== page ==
Toxic Toads Found near Sydney Spark Fears of Southward Spread
A toxic cane toad prevalent in Australia's tropical north has been captured near Sydney, sparking fears the invasive species could be adapting to cooler weather and spreading southwards, further threatening the country's unique wildlife.
A local family caught the adult male toad about 50 kilometers (30 miles) north of Sydney on Tuesday, the first time one of its kind had been found wild in the area, the Australian Reptile Park said.
The toad has a highly poisonous venom that kills predators that try to eat them, causing catastrophic declines in native wildlife populations in northeast Australia.
Conservationists are concerned that the tough and adaptable pest, introduced from Central America in 1935 to control beetles in sugarcane fields, may be adjusting to the climate in southeast Australia amid an unseasonably mild winter.
"If it's warmer for extended periods of time, it's obviously going to complement the toads," Park manager Tim Faulkner told AFP.
Faulkner said he was aware of just two others being found in the area over the past 15 years -- both of which had "hitched a ride" with travelers or delivery trucks.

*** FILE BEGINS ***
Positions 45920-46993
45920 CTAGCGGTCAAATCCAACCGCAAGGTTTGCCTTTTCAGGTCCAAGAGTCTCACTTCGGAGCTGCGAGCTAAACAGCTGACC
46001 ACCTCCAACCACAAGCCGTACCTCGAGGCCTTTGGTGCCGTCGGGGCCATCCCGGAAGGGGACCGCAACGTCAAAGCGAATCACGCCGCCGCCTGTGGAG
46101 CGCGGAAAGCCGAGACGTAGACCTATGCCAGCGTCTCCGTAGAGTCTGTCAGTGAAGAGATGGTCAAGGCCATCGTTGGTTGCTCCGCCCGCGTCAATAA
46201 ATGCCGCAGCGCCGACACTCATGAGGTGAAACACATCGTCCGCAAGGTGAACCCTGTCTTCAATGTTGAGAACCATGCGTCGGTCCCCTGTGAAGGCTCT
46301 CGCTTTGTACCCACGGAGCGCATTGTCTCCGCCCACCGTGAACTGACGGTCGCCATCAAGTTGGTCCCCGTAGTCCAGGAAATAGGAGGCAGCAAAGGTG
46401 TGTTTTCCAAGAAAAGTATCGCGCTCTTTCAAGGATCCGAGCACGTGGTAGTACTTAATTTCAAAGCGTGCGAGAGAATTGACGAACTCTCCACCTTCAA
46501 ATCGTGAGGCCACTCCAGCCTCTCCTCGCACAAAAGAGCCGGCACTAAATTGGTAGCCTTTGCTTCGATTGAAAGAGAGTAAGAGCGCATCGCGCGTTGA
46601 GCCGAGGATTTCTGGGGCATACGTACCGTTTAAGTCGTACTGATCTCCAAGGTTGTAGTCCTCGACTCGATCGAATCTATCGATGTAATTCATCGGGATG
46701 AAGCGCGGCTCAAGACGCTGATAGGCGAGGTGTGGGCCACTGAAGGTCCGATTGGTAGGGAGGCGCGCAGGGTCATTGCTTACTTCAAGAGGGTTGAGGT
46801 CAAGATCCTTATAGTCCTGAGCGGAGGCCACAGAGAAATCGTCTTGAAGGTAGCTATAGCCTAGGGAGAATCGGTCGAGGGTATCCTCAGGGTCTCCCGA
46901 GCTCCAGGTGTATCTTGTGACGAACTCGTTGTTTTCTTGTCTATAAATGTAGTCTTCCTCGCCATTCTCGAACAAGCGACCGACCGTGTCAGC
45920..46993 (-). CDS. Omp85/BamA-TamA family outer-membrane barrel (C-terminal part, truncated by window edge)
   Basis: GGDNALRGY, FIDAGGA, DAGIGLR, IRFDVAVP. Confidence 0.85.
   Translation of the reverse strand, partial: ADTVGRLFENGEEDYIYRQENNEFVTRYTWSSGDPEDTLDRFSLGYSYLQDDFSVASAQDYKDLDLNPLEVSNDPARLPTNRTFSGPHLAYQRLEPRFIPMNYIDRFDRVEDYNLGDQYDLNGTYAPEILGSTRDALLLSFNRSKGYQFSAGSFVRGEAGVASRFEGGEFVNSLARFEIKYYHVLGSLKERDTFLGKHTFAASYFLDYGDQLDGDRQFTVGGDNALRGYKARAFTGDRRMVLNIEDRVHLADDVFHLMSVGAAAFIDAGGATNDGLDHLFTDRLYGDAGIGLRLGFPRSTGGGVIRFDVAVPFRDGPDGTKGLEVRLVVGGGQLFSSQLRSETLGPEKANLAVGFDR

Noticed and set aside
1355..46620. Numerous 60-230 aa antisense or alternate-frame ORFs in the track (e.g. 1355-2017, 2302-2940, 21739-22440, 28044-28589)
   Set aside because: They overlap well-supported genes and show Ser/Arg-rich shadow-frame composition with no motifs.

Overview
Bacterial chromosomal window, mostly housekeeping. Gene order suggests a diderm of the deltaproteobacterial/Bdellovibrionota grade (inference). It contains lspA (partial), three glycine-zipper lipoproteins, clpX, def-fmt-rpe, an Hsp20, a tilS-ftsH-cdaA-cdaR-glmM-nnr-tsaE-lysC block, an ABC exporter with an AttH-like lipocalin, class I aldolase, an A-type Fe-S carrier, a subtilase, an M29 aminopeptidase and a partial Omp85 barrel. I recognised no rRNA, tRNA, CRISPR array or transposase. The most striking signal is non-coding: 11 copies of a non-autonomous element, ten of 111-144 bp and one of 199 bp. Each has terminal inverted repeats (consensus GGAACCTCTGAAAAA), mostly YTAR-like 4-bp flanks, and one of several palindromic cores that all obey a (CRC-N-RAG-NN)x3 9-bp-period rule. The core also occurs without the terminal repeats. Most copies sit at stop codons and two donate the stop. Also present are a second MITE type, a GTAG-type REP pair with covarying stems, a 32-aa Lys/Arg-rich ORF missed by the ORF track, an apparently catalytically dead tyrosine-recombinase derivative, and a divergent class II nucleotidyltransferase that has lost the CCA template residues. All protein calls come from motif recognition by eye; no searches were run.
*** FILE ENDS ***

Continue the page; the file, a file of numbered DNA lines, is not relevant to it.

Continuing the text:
"To find one in the middle of winter at a dam croaking... is a concerning sign," he told AFP.
"That's not necessarily to suggest it got here itself, but the circumstances it came in is questionable."
The country has been trying desperately to control the spread of the toxic fast-breeding species -- females can lay up to 70,000 eggs a year.
Faulkner said an even greater range of Australian wildlife could be in peril if toads were able to travel further from their most southerly known habitat, which the government believes is about 400 kilometers north of Sydney.
"If these toads are successful in coming further south, there is a greater range of diversity, a greater range of species, at risk," he said.
"One single pair of toads could have a catastrophic effect."
The toad has been spreading across northern Australia at an estimated 40-60 kilometers a year. It is estimated to be moving south at 3-4 kilometers a year.